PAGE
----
• Locked into Strangeness: Samaritan has his hair turn blue after the Time Travel incident that gives him his powers. He can change it to white at will, but apparently not back to its original black. His archenemy Infidel's hair also changed color as a result of the same incident, going from black to green, though when not using his powers it's blonde.
  • Logging onto the Fourth Wall: "Pastoral" featured a character looking up the hero Roustabout on herocopia.com. If you looked up herocopia.com at the time, you got taken to the same page as in the comic. For a time, herocopia.com was a sanctioned fan site, until a database error erased most of the wiki. Fortunately, it has since been restored and is now the most extensive wiki for the series online.
  • Longing for Fictionland: As a child, the Mock Turtle always was trapped in wardrobes. Everyone thought he was an idiot. But he was trying to find a portal to Narnia. If he could have found a twister or a rabbit hole, he would have tried that too. Once he is an adult and gets to Astro City, where the super human community saved him from some assassins and accepted him, he gets to a building's roof to see all the city, put in her green visor, and all the city looks like an Emerald City.
  • Loser Son of Loser Dad:
    • In "Confession", Brian wants to be a superhero to avoid this trope.
    • In "The Tarnished Angel", Yolanda Costello — daughter of the super-villain Goldenglove — vows to avoid this by being a smarter crook than her dad was. In the end she learns to be a hero instead.
  • Love Is in the Air: What the Dancing Master causes, stirring up the sparks of love in the hearts of those around him.
  • Lower Deck Episode: Some of the most memorable stories are of this trope.
  • The Mafia: The main crime syndicate in Astro City is run by The Deacon. The "Dark Age" story arc included a gang war between groups led by The Deuce, Bamboo, and Josef "The Platypus" Platapopulous.
  • The Man They Couldn't Hang: Played with by The Hanged Man, who is implied to be the victim of a hanging several centuries ago. Whether or not he currently counts as alive is another matter...
    • It's subsequently implied in "Waltz of the Hours" that he's not what he's assumed to be, that he's been known by other names in other times and places, and that "The Hanged Man" is merely his most recent name.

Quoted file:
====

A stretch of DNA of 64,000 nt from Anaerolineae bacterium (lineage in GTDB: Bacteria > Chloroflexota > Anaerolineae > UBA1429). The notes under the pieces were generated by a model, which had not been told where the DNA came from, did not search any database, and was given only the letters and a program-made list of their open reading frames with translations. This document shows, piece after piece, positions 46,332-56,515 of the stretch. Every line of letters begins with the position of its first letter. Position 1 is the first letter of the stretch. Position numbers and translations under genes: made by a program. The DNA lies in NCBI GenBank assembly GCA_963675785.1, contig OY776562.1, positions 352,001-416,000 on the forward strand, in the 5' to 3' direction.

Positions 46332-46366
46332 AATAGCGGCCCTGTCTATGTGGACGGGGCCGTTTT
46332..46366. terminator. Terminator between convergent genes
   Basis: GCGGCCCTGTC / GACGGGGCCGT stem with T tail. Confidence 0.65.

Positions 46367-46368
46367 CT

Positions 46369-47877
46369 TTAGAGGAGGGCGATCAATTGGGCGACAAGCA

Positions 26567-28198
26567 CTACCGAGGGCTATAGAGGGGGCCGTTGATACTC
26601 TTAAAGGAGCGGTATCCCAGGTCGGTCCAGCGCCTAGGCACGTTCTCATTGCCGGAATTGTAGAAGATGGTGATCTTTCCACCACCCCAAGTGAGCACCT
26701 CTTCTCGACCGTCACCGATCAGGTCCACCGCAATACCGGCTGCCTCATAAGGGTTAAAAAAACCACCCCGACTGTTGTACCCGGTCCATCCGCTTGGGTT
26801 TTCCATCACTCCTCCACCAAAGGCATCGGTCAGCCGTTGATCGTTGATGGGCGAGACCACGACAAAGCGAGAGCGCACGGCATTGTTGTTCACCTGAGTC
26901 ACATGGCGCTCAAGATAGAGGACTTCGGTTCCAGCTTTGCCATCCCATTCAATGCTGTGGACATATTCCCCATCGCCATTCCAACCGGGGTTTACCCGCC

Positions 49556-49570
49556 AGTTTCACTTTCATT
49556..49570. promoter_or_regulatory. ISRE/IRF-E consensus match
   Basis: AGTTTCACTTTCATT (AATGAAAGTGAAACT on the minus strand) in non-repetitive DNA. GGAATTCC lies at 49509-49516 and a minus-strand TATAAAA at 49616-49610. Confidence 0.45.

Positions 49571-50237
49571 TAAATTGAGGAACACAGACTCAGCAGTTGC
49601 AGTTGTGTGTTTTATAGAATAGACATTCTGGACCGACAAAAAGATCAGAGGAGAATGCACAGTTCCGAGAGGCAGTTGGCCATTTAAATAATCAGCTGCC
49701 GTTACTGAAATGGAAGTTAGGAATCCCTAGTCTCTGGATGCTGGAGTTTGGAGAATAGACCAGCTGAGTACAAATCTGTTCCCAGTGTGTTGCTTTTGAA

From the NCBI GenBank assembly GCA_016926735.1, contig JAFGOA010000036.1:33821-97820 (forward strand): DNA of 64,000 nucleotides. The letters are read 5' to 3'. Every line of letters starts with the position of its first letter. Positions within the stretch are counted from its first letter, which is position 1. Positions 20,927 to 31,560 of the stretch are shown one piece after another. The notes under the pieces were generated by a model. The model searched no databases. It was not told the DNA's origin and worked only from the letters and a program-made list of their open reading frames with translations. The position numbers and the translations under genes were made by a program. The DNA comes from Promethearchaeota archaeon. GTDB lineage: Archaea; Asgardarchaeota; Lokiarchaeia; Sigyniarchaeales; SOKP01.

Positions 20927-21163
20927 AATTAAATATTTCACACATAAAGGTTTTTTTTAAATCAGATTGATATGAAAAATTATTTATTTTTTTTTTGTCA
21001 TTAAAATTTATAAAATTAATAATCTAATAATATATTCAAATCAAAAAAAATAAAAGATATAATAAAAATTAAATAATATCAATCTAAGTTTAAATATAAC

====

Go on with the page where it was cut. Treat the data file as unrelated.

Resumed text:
• Married to the Job:
    • Samaritan is so devoted to helping others that he barely has time to sleep or maintain a civilian identity. His idea of a good day is one where he manages to get nearly a minute of flight time.
    • Winged Victory prefers to stay in her transformed superpowered form all the time, possibly because it's a refuge from her original frail form. She can't even recall the last time she visited her mother, noting only that it's been years.
    • Quarrel effectively has this, as part of her deconstruction of a Badass Normal. She constantly realizes that she's outranked in a world of super-powered beings, armored villains, aliens, and gods, and compensates for it with lots of training — to the point where she cannot sustain any sort of normal relationship because of the commitments required.
  • Maybe Magic, Maybe Mundane: Teased with the Blue Knight; it's unclear if he's a vigilante with high-tech gadgets and a skull mask, or a policeman empowered by the ghost of a police officer killed in the line of duty. It's eventually implied to be the former.
  • Meaningful Background Event: All over the place, and often from the perspective of someone in the background. It's especially evident in "Confession," however, when several of these lead to The Reveal of the Confessor's true identity.
  • Meaningful Name: Lots, but these are probably the least obvious examples - Charles and Royal grow up to become a cop and a robber.
    • Also, the Silver Agent was active during the Silver Age of comic books, which ended when he was executed for a crime that he didn't really commit.
  • Miscarriage of Justice: Silver Agent was executed for the murder of a villain / diplomat while being mind controled. Said villain turned up alive not long after, as the person Silver Agent killed was a body double.
  • Missing White Woman Syndrome: Briefly referenced in "Confession", when a series of ritualistic killings becomes worthy of a public panic only after an archetypal blonde high-school sweetheart becomes one of the victims.
  • Mistaken for Gay:
    • Crackerjack doesn't know this, but the old women in his apartment building think he's gay because he's a "theater type" with long hair.
    • Nightingale and Sunbird also face rumors of lesbianism after an unlicensed comic portrayed them as "closer than sisters" and strongly implied there was something going on there. Nightingale definitely didn't take it well...
  • Molotov Cocktail: An angry mob uses them while attempting to storm Shadow Hill during the "Confession" arc.
  • Monster Clown: The Box and Jackson, evil versions of Jack-in-the-Box's son from the future. Indeed, even Jack-in-the-Box himself, though a hero, meets the qualifications for this trope from the villains' perspective.
  • Monster Protection Racket: El Hombre.
  • Mook Horror Show: